Beer, Wine & Distilled Spirits Law: Federal Regulation 101


Re-Broadcast on December 14, 2017

When a consumer pops open a bottle of wine or sips his favorite scotch, rarely does one consider the level of regulation the beverage has passed through in order to find its way to market and on the dinner table. Alcohol beverages, however, are subject to a web of federal, state, and even local regulations that are often arcane, unclear, and reflective of Prohibition-era attitudes. This seminar will start with a discussion of the history of alcohol beverage regulation, along with an overview of the federal agency that has primary jurisdiction to regulate alcohol beverages. Then we’ll examine the types of licenses required for industry members and classification of products, along with formulation requirements for beer, wine, and spirits. Finally, we will discuss labeling, advertising, and recent updates to federal laws, class action lawsuits, and direct shipping to consumers.

Key topics to be discussed:

•  Introduction
•  Licensing (Federal Permits)
•  Classification of Products
•  Labeling
•  Advertising
•  Hot Topics in Beer, Wine and Distilled Spirits Law

Date / Time: December 14, 2017

•  2:00 pm – 5:15 pm Eastern
•  1:00 pm – 4:15 pm Central
•  12:00 pm – 3:15 pm Mountain
•  11:00 am – 2:15 pm Pacific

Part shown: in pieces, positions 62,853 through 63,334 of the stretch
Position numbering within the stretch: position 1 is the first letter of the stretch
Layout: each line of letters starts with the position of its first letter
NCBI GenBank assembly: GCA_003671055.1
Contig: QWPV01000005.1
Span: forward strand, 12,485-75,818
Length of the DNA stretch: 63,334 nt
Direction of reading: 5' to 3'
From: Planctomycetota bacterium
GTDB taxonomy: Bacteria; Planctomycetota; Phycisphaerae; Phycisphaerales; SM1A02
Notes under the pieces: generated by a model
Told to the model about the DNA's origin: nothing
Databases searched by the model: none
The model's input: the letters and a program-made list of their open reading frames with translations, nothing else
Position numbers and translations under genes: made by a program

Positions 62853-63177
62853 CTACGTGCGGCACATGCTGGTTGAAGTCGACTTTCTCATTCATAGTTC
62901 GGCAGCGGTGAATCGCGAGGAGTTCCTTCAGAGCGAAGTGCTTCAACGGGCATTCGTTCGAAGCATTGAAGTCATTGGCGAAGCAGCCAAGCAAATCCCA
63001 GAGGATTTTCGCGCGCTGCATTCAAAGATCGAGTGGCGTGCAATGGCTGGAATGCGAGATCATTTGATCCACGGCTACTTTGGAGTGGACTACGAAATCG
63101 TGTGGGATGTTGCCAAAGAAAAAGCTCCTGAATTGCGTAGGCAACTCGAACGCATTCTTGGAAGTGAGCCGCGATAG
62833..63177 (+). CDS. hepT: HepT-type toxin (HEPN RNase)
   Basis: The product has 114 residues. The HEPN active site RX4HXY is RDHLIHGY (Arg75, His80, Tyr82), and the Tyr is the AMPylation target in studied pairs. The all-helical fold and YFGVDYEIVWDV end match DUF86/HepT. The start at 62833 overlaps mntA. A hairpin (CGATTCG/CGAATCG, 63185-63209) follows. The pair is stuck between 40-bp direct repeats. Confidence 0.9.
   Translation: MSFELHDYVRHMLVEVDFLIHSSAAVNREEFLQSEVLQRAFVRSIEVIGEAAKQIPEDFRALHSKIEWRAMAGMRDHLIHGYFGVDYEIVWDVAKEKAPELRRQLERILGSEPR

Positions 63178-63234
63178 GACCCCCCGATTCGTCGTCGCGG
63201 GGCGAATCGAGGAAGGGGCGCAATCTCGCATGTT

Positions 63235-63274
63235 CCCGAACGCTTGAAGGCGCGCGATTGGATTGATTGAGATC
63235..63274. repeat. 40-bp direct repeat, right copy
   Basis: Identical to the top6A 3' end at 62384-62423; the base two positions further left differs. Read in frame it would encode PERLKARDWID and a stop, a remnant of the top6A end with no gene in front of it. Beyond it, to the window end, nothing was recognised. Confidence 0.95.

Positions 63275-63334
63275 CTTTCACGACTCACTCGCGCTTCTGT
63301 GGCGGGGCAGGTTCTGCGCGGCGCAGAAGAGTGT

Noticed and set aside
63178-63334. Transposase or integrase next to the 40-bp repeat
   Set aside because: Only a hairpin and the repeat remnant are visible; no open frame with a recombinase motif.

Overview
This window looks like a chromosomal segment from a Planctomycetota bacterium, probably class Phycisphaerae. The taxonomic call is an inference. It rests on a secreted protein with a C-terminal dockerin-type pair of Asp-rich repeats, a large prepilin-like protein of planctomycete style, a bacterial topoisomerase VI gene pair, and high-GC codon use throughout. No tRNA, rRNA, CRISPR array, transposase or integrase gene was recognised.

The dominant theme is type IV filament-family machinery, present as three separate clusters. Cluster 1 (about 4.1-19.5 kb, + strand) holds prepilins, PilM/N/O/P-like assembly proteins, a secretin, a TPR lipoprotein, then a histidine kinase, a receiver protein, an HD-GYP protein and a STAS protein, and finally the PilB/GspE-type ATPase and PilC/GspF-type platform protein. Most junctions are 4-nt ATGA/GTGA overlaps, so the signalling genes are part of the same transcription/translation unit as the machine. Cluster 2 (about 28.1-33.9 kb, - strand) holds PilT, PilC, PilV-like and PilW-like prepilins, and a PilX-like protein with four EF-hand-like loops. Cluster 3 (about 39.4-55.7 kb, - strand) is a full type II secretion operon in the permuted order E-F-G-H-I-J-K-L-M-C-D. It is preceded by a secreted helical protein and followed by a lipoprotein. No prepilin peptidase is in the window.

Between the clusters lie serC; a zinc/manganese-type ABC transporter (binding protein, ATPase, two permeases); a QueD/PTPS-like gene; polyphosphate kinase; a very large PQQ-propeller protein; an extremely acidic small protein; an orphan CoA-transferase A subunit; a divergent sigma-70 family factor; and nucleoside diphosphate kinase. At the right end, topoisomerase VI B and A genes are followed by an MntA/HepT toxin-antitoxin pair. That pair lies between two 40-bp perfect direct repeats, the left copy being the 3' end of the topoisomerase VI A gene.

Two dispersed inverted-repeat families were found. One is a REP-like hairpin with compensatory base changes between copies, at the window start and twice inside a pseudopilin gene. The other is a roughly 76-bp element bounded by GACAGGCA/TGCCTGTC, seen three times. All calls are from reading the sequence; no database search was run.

Choose a format:

•  Live Video Broadcast/Re-Broadcast: Watch Program “live” in real-time, must sign-in and watch program on date and time set above. May ask questions during presentation via chat box. Qualifies for “live” CLE credit.
•  On-Demand Video: Access CLE 24/7 via on-demand library and watch program anytime. Qualifies for self-study CLE credit. On-demand versions are made available 7 business days after the original recording date.


lindsey-zahnLindsey A. Zahn, Esq. is an alcohol beverage and food attorney at Lehman Beverage Law, PLLC. Ms. Zahn has previously counseled wine, beer, and spirits companies on licensing and compliance, federal and state labeling, customs regulations, supplier agreements, and advertising and promotions. She has counseled clients on a broad range of issues related to federal and state licensing, custom crush and alternating proprietorship relationships, and third party providers. Ms. Zahn has also successfully represented clients before the Alcohol and Tobacco Tax and Trade Bureau in regard to petitioning the approval of new grape variety names. She is an award-winning author on wine law, publishes a leading wine law blog called On Reserve, and has traveled to over a dozen wine regions in the U.S. and Europe. Additionally, she has given talks and instructed classes on wine law throughout the country and in France. In 2014 and 2015, her blog was nominated as one of the Top 100 Legal Blogs by the ABA Journal.

She received her J.D. from Brooklyn Law School. Before attending law school, Lindsey studied at Cornell University, where she was honored as a Hunter R. Rawlings III Presidential Research Scholar. She has a B.S. in Hotel Administration from Cornell and a University Diploma from the Université de Reims Champagne-Ardenne in Transnational Wine Trade Law. Lindsey is admitted to practice in New York State.

john-messingerJohn Messinger, Esq. is an alcohol beverage attorney at Lehrman Beverage Law, PLLC. He joined the firm in 2006 as a law clerk, after working as an intern and consultant with the World Bank, Legal Operations and Policy. John primarily assists wine, beer and spirits companies with TTB labeling, formulation, licensing, advertising and taxation matters. He also assists clients with product development and state compliance matters.